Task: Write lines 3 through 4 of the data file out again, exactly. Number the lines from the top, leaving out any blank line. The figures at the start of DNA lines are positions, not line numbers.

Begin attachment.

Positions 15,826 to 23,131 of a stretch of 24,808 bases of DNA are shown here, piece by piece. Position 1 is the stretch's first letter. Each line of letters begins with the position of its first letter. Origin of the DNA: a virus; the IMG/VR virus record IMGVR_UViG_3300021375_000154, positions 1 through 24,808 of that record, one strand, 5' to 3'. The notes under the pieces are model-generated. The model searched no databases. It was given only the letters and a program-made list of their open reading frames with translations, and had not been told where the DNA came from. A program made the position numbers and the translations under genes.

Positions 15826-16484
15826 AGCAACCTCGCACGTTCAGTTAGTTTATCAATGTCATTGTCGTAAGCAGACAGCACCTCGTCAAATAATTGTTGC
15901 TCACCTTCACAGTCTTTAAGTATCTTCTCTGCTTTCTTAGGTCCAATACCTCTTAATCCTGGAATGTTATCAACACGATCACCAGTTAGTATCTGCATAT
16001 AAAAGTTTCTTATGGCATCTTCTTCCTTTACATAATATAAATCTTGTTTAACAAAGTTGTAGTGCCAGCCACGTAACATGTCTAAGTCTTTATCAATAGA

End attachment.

15826 AGCAACCTCGCACGTTCAGTTAGTTTATCAATGTCATTGTCGTAAGCAGACAGCACCTCGTCAAATAATTGTTGC
15901 TCACCTTCACAGTCTTTAAGTATCTTCTCTGCTTTCTTAGGTCCAATACCTCTTAATCCTGGAATGTTATCAACACGATCACCAGTTAGTATCTGCATAT